This film is part of Free

Man in the Street

A wonderful, and often comic, peep into police training as the war gets underway; after having their chests measured, they learn how to control traffic and deal with dead bodies.

Training film/TV programme 1940 30 mins Silent

From the collection of:

Logo for Yorkshire Film Archive


“Britain need not despair while she produces such splendid specimens of manhood”, so declares this fascinating film of police recruitment and training in West Yorkshire at the beginning of the WWII. The new tasks of the police, with Britain now at war, are evident as, alongside crime solving, there is now training in anti-gas and respirator drill; while practising giving traffic signals, and collecting pay, are glorious to behold.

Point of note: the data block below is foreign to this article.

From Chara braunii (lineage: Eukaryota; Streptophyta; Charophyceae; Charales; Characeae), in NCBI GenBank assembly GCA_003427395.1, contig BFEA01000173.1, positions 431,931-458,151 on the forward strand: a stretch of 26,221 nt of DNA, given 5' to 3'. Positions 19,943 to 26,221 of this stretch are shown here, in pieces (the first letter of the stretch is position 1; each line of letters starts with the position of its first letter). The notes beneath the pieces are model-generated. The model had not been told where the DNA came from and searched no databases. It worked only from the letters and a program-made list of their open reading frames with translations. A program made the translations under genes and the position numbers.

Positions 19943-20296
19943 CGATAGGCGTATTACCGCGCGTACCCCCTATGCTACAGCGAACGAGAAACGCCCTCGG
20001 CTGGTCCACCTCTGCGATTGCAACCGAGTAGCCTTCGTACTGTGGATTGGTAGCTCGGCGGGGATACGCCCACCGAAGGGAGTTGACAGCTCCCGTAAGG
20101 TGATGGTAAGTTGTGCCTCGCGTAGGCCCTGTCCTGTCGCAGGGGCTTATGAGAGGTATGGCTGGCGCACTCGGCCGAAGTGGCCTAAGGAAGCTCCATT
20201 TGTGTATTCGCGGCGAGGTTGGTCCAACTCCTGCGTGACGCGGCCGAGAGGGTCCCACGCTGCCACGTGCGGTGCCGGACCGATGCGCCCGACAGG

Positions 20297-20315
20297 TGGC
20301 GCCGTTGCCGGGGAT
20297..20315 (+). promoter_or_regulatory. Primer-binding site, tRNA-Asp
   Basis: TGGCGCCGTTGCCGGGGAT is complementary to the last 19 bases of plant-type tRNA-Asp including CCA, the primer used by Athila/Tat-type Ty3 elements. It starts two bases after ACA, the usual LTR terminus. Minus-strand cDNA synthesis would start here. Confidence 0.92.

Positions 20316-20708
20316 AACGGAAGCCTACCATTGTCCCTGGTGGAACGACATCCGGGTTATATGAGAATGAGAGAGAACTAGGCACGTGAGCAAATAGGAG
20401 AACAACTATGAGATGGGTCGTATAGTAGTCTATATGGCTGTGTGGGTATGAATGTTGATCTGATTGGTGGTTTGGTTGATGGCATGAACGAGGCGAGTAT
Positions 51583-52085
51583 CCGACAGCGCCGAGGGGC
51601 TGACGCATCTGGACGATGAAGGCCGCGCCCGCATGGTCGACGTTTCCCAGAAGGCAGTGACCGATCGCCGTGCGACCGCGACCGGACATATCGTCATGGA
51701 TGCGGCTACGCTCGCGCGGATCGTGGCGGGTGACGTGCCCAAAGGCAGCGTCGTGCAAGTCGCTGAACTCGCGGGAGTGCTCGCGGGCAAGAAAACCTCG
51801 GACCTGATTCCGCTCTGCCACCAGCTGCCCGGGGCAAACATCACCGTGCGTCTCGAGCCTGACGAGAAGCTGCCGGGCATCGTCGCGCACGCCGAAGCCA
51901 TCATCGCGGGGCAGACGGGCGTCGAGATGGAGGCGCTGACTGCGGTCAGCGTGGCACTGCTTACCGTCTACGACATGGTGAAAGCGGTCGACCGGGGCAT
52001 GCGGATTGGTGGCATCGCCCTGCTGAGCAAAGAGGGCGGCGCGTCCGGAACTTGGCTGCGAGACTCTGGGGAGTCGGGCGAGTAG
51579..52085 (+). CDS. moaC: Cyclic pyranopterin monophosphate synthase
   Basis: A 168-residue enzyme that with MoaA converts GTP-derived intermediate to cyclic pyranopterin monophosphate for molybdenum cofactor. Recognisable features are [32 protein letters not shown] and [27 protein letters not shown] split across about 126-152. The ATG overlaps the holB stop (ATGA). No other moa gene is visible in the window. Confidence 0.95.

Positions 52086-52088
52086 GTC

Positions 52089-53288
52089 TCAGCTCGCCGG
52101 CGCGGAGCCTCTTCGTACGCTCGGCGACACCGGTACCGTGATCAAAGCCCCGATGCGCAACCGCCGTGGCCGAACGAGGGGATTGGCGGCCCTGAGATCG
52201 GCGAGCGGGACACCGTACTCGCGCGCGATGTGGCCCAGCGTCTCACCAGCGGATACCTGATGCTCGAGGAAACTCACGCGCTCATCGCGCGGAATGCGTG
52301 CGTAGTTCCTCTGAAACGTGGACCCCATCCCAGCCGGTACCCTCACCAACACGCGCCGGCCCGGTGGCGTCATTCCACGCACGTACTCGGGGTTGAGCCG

With the outbreak of war, young police officers volunteered for military service and reservists returned to their units. Police numbers therefore fell, from 60,000 to 43,000 by 1943. Yet although recruitment was important, there was an age limit of between 20 and 25, height had to be at least 5’ 10”, and chest measurement at least 36”. As well as their usual duties, the police now had extra ones of enforcing the blackout, assisting the rescue services with bombing raids, checking on enemy aliens in the country and pursuing army deserters. Although some women are seen in the film, despite the shortages the number of women officers hardly rose – from 300 women police to just 385 by 1944 (with thanks to the OU).